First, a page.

Meeting in plenary session today, the European Parliament has adopted the two resolutions regarding the proposals for regulations on matrimonial property regimes and the property consequences of registered partnerships. The Notaries of Europe welcome this vote which, although only advisory, is an important stage before its final adoption by the Member States at the Council. In their opinion, the text is moving towards greater legal certainty for 16 million international couples in Europe.
The proposals for regulations will introduce clear rules on the law applicable when managing the property of these international couples. To determine the applicable law, the couples will be able to choose the Member State whose national legislation will govern their property rights, providing they have close links with the Member State concerned. For Mr Frank Molitor, the President of the Council of the Notariats of the European Union, “these proposals enhance the couple’s legal certainty and provide better protection for third parties, such as creditors. Furthermore, leaving the couple to choose the applicable law will enable them to plan their legal situation.” The Notaries of Europe also support the European Parliament’s wish to extend the professio iuris to registered partners who – in the interests of non-discrimination – will be able to enjoy the same autonomy and legal certainty as married couples.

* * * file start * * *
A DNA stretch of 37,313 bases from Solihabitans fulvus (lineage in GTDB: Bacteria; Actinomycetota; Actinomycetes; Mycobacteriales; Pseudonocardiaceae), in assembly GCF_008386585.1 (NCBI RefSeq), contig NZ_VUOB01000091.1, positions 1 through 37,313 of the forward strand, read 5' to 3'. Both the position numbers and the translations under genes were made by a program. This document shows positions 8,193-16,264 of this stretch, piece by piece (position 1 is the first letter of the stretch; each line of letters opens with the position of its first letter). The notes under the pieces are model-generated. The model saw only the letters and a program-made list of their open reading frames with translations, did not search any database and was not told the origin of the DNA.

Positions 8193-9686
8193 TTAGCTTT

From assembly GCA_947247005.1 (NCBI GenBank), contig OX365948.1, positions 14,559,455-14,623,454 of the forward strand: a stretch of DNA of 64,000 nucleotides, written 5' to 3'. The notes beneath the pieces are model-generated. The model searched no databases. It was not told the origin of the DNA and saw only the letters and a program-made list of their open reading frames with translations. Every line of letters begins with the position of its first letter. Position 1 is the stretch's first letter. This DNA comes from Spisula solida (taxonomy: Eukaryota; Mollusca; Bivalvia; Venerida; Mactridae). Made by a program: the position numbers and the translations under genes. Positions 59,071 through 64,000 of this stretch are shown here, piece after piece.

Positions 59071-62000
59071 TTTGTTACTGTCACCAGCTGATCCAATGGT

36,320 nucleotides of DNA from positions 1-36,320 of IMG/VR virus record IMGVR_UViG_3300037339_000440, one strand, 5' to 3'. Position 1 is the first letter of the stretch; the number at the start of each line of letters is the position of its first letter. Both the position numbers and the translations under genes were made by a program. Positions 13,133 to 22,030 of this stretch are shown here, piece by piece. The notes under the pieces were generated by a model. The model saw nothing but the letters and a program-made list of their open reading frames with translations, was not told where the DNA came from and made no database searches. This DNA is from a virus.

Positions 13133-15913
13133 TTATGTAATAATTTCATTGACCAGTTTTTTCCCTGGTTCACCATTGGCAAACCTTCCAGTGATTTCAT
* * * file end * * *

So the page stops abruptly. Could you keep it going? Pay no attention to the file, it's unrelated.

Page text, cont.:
More than ever, couples need accurate and relevant information before choosing the legal system that will apply to their marriage or partnership. A lack of information can lead them to choose a law that is not consistent with their interests. Faced with the social responsibility of informing citizens, the Notaries of Europe created the Couples in Europe website (www.couples-europe.eu). This is a website that provides comprehensive factsheets in 21 languages on the EU countries’ laws on matrimonial property regimes and registered partnerships.
According to European Commission figures, there are currently approximately 16 million international couples in Europe. Of the 2.4 million new marriages celebrated in 2007, 13% (310,000) had an international element. Likewise, 41,000 of the 211,000 partnerships registered in the EU in 2007 had an international dimension. Many of these international couples have assets – such as real estate and bank accounts – in several countries. They are confronted with legal uncertainty and additional charges when they have to share their property in the event of divorce, separation or death. The rules vary greatly from one country to another and sometimes generate conflict. The costs resulting from beginning parallel judicial proceedings in different countries and the complexity of the cases and resultant legal costs are estimated to be 1.1 billion euros per year.